In response to the 2015 Improving Diagnosis in Health Care report, the National Patient Safety Foundation and American Board of Medical Specialties convened a multidisciplinary panel of patient safety experts to determine safety challenges in the diagnostic process as a way to inform recommendations for improving diagnosis. Their consensus focused on educational, assessment, and cultural aspects of the process.
Alper J; Roundtable on Health Literacy; Board on Population Health and Public Health Practice; Institute of Medicine. Washington, DC: National Academies of Sciences, Engineering, and Medicine; 2015. ISBN: 9780309371544.
Efforts to develop patients' ability to understand health information and follow treatment recommendations can enhance medication safety and engage patients in their care. The Institute of Medicine highlighted health literacy as a safety concern in 2004. This report summarizes the findings of a workshop convened to assess progress in this field and to discuss local, national, and international strategies to advance health literacy improvement.
Alper J, Hernandez LM; Roundtable on Health Literacy, Board on Population Health and Public Health Practice, Institute of Medicine. Washington, DC: National Academies Press; December 2014. ISBN: 9780309307383.
Poor health literacy has been identified as an important threat to patient safety, particularly through potentially contributing to adverse drug events. This workshop report reveals how health literacy affects patients' abilities to follow discharge instructions and makes recommendations to improve after-visit summaries to augment patient understanding of directions.
Arlington, VA: Association for the Advancement of Medical Instrumentation; October 2013.
To help prevent tubing misconnections, this toolkit offers frequently asked questions and corresponding answers about small-bore connectors.
Agrawal A, ed. New York, NY: Springer; 2014. ISBN: 9781461474180.
Chicago, IL: Health Research & Educational Trust; July 2013.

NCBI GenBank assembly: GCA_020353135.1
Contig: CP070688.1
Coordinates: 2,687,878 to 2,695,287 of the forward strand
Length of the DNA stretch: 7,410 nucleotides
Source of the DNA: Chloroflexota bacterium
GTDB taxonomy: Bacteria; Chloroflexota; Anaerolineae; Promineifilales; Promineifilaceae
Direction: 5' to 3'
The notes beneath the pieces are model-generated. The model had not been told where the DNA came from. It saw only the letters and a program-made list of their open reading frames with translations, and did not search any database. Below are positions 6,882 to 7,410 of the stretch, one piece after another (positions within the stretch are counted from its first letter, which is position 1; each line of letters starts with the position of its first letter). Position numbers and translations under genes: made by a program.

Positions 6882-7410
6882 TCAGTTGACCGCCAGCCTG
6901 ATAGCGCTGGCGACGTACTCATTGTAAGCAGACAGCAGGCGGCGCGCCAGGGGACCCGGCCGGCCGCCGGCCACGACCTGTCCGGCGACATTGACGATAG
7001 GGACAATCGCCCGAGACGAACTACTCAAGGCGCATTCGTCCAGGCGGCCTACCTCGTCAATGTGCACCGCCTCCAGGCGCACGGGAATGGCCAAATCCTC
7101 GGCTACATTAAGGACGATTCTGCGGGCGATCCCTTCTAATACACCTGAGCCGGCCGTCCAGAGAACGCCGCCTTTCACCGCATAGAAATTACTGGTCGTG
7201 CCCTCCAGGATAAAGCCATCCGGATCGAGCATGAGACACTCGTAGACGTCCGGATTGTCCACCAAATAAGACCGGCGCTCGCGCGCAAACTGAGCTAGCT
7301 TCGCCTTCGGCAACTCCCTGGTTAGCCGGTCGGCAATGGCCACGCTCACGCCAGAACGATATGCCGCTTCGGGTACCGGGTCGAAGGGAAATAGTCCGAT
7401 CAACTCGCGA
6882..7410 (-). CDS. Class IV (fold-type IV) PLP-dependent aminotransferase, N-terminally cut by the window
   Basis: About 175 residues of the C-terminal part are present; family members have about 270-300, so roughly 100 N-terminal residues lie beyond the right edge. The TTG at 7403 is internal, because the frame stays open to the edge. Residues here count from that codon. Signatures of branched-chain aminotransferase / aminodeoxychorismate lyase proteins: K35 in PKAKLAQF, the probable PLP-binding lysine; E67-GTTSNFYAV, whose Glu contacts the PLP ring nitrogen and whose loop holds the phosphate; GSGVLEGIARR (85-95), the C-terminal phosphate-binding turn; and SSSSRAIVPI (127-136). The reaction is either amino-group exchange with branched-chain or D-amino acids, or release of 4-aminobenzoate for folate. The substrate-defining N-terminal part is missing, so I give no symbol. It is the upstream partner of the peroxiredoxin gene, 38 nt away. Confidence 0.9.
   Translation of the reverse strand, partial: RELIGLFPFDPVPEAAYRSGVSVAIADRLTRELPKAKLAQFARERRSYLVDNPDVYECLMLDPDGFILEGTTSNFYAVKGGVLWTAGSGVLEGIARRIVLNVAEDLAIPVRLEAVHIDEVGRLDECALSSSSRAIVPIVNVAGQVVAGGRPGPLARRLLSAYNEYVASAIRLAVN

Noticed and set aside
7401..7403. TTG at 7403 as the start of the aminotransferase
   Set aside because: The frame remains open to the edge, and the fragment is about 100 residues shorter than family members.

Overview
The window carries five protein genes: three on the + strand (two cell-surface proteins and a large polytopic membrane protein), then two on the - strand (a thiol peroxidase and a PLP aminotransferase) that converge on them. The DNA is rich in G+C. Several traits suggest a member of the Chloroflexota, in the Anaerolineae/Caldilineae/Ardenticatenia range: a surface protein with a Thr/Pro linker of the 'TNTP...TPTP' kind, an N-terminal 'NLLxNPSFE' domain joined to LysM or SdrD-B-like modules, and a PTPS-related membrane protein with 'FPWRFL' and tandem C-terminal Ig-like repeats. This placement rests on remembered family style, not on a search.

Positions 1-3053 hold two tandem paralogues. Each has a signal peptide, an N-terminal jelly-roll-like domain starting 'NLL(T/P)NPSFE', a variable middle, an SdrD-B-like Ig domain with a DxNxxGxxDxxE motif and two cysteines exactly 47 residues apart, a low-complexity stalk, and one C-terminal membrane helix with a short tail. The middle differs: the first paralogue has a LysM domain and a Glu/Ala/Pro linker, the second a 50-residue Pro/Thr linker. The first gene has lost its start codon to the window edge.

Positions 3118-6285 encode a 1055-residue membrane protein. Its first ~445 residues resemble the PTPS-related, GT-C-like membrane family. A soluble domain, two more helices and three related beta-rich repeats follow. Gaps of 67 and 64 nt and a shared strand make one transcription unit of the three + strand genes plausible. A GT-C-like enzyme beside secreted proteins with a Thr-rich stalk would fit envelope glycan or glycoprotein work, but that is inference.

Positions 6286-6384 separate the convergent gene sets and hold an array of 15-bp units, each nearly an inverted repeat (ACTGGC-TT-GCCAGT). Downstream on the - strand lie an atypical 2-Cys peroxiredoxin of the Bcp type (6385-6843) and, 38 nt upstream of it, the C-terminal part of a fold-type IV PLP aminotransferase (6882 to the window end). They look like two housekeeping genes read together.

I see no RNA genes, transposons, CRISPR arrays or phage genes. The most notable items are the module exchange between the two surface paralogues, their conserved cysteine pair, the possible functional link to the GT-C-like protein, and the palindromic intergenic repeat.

McIver SB, Wyndham R. Toronto, Canada: ECW Press; 2013. ISBN: 9781770411104.
This book includes stories of medical errors in Canada, shares patient and family perspectives, and discusses strategies to improve safety.
Wen L, Kosowsky J. New York, NY: St. Martin's Press; 2013. ISBN: 9780312594916.
Drawing on two physicians' experiences, this publication provides recommendations to improve patient–physician interactions to prevent diagnostic errors.
Oakbrook Terrace, IL: Joint Commission; May 21–23, 2012.
The Medication Errors Panel. Sacramento, CA: California State Senate; March 2007.
This report shares findings from an expert panel convened to study the causes of medication error in the outpatient setting and provide recommendations for reducing errors associated with prescription and over-the-counter medications.
Cook RI, Woods DD, Miller C. Chicago, IL: National Patient Safety Foundation; 1998.
A report from a workshop, this document is a well-written look at the differences between "first stories" and "second stories" describing major errors. First stories are the easy one-person or one-cause accounts and reactions to critical incidents. "So-and-so forgot to check the patient's allergy history." Or "How could they have ignored the alarm and so many other red flags?" Even now, with some penetration of the concepts of systems thinking, it is still easy to fall back on the familiar and easy explanation of human error, missing key opportunities to fix underlying problems with processes of care or the way care is organized. Identifying such problems, however, requires the far richer "second stories" about such critical incidents, and these stories do not emerge without hard work. The authors have done this hard work for many publicized medical errors, drawing on follow-up newspaper articles and other investigative documents, often in far more obscure places than headlining first stories. Even readers familiar with root cause analysis will likely find value in many of the case studies. And, for those not familiar with such accident investigation techniques, the report provides a very readable introduction to their importance and a resource for further references.